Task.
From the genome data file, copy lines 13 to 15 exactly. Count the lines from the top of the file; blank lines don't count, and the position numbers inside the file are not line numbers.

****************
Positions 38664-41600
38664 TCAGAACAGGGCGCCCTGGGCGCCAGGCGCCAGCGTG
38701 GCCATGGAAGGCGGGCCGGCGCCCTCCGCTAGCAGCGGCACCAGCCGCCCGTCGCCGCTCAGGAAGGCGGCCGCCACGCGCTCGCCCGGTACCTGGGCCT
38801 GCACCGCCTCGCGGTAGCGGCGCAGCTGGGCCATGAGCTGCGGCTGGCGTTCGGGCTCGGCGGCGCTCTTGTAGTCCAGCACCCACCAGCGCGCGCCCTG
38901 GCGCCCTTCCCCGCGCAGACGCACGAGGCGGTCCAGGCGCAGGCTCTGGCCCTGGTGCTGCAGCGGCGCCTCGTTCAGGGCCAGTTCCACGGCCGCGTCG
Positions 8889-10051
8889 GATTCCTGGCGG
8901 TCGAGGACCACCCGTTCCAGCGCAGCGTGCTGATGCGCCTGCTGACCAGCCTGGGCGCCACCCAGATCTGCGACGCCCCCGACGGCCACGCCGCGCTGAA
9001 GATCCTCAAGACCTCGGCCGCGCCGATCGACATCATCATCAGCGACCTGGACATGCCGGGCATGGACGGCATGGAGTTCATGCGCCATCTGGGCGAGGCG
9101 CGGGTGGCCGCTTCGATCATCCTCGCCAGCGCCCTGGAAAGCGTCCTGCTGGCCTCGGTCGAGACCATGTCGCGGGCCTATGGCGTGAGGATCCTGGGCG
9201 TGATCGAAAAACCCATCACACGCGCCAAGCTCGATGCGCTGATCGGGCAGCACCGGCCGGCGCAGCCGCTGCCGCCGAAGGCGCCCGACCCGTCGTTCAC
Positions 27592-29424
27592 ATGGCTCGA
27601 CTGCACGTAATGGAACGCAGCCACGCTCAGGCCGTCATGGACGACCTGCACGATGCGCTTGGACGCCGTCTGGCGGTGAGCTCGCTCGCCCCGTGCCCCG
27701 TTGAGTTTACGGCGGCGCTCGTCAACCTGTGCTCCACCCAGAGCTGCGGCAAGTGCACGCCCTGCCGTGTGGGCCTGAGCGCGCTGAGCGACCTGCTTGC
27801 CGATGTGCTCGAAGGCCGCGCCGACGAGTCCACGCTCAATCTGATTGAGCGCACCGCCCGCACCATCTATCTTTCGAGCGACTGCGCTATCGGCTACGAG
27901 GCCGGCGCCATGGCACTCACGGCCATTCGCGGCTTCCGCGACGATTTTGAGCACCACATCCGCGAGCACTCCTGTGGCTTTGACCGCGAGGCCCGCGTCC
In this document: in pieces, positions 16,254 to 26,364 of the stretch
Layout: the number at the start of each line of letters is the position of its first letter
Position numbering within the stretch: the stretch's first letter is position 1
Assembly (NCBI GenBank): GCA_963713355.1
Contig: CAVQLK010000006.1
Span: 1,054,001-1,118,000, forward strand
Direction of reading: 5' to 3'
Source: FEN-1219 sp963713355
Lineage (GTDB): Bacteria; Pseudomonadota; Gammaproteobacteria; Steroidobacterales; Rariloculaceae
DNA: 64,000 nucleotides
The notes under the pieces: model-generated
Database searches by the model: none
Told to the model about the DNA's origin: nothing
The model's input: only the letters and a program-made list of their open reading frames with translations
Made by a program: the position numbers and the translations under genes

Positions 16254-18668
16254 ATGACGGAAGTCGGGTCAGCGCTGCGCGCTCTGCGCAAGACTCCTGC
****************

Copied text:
27592 ATGGCTCGA
27601 CTGCACGTAATGGAACGCAGCCACGCTCAGGCCGTCATGGACGACCTGCACGATGCGCTTGGACGCCGTCTGGCGGTGAGCTCGCTCGCCCCGTGCCCCG
27701 TTGAGTTTACGGCGGCGCTCGTCAACCTGTGCTCCACCCAGAGCTGCGGCAAGTGCACGCCCTGCCGTGTGGGCCTGAGCGCGCTGAGCGACCTGCTTGC